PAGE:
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1031 Exchanges – Don’t Get the Boot!

Watch the boot in a 1031 exchange!!

Watch the boot in a 1031 exchange!!

Orange County, CA – A 1031 exchange may be an odd thing to see showing up on a website all about mortgages, but there’s good reason. If you’re unfamiliar, a 1031 exchange is an IRS-approved financial transaction wherein a person sells one piece of property and uses the proceeds to purchase a different property of ‘like kind’. The property cannot be a primary residence or a vacation home; it must be a business space, rental, farm, or other money-making property.

If the exchange is performed properly, no capital gains tax is charged on the sale of the first property. In essence, the exchanger must take precision care to ensure that the two properties really are of ‘like kind’ by the legal definition, because any differences can cause problems.

Like Attracts Like

You have to be conscious of something referred to as boot. Boot is the fair market value of “other property” received by the taxpayer in an exchange. For example, let’s assume you sell a rental home and you purchase a different rental home but you removed all of the appliances from the one you sold and then purchased one with all of its appliances. You may be charged capital gains tax on the value of those appliances. They are not of ‘like kind’ with the property you sold.

Similarly, if you sell a home that has a higher value attached to it and then purchase a home with a lower value. You essentially just netted yourself capital gains equal to the difference in value. You’ll have to pay for that. You are buying down and reducing your capital gain exposure.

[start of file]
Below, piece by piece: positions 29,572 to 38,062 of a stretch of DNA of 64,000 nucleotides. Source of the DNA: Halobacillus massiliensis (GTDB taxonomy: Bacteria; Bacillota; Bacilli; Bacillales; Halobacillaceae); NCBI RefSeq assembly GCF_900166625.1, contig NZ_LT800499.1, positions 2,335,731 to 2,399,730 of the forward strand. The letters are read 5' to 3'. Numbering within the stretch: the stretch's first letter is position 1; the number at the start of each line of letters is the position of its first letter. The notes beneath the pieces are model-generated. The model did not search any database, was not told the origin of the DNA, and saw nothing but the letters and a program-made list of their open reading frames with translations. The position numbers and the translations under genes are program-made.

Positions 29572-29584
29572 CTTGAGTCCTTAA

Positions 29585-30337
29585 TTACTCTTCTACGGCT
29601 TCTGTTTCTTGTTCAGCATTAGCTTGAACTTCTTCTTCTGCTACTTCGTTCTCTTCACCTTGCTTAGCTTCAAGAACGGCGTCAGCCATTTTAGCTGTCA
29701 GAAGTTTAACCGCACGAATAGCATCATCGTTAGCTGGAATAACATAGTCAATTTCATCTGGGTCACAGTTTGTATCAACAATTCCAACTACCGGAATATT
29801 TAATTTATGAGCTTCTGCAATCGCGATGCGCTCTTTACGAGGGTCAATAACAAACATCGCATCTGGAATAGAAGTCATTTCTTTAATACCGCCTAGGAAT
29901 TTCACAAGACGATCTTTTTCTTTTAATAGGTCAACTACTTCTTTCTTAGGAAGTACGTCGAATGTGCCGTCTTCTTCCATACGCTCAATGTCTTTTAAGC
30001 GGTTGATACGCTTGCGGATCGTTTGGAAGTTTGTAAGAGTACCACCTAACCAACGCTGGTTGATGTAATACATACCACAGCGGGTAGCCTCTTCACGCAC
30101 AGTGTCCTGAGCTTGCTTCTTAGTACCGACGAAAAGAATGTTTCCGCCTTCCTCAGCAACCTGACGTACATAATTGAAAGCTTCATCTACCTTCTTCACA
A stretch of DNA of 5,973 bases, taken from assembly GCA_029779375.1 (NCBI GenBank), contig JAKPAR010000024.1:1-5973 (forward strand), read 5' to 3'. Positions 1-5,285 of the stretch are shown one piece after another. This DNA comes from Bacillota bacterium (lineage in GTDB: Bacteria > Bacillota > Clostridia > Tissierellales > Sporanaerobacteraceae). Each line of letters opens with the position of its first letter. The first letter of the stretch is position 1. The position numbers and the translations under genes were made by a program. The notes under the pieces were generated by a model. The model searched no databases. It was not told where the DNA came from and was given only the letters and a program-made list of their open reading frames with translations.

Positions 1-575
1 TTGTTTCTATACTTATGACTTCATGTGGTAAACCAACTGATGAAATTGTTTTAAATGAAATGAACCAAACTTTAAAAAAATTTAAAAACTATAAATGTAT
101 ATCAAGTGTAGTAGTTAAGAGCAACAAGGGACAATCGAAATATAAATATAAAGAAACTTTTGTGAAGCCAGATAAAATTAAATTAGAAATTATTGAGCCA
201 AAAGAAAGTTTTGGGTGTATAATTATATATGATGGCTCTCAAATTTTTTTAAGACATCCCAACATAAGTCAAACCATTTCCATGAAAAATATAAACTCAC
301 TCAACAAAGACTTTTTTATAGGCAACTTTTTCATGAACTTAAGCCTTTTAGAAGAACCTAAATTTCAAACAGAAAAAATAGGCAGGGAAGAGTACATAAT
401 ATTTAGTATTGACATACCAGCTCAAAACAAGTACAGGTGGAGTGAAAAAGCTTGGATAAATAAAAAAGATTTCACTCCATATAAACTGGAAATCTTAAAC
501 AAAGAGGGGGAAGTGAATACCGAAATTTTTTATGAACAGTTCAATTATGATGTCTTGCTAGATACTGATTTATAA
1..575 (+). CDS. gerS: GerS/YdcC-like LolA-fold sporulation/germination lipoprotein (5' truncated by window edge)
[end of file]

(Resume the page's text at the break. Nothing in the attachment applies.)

For example, let’s say you have a capital gains tax rate of 15%, and a rental home worth $700,000 with a mortgage debt of $500,000.  You sell it and purchase a similar rental, worth $600,000, but with mortgage debt of only $400,000. That $100,000 ‘boot’ is going to cost you $15,000 in capital gains tax.

Avoid The Tax by Switching Mortgages

There are several strategies for avoiding boots and thus minimizing taxes. One of them is to consistently trade up or trade across– by purchasing a property that costs the same as or more than the property you sell. Like the above example, let’s say you trade a $700,000 rental home with $500,000 in debt for a $700,000 that’s free and clear. You use the $200,000 of equity toward the new purchase and you get the other $500,000 in the form of a mortgage from a lender like us.

According to the IRS, you’re golden. You performed a 1031 exchange and got like value for like value ($200,000 in home equity for $200,000 in home equity). The details of how the mortgages work out are irrelevant to the IRS, because all they look at is the value you received for the value you sold. So if you happen to get a better interest rate, lower monthly payments, or other advantages by swapping mortgages, that’s an extra bonus for you.

Contact me to add or re-establish a mortgage on your next property in your exchange.

Scott Storace

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